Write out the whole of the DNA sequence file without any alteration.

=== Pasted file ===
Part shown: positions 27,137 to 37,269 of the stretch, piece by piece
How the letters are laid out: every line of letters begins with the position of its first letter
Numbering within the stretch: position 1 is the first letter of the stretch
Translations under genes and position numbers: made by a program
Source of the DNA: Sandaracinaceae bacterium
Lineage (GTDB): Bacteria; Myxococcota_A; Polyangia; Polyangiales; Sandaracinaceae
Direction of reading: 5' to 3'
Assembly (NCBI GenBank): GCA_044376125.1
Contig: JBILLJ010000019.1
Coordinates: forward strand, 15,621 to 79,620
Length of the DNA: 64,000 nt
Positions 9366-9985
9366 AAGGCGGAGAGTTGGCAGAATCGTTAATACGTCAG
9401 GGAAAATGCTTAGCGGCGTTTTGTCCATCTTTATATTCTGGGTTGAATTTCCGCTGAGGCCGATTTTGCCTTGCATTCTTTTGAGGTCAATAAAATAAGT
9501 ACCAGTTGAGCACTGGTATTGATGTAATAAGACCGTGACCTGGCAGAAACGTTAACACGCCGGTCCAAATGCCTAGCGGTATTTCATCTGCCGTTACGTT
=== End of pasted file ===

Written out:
Part shown: positions 27,137 to 37,269 of the stretch, piece by piece
How the letters are laid out: every line of letters begins with the position of its first letter
Numbering within the stretch: position 1 is the first letter of the stretch
Translations under genes and position numbers: made by a program
Source of the DNA: Sandaracinaceae bacterium
Lineage (GTDB): Bacteria; Myxococcota_A; Polyangia; Polyangiales; Sandaracinaceae
Direction of reading: 5' to 3'
Assembly (NCBI GenBank): GCA_044376125.1
Contig: JBILLJ010000019.1
Coordinates: forward strand, 15,621 to 79,620
Length of the DNA: 64,000 nt
Positions 9366-9985
9366 AAGGCGGAGAGTTGGCAGAATCGTTAATACGTCAG
9401 GGAAAATGCTTAGCGGCGTTTTGTCCATCTTTATATTCTGGGTTGAATTTCCGCTGAGGCCGATTTTGCCTTGCATTCTTTTGAGGTCAATAAAATAAGT
9501 ACCAGTTGAGCACTGGTATTGATGTAATAAGACCGTGACCTGGCAGAAACGTTAACACGCCGGTCCAAATGCCTAGCGGTATTTCATCTGCCGTTACGTT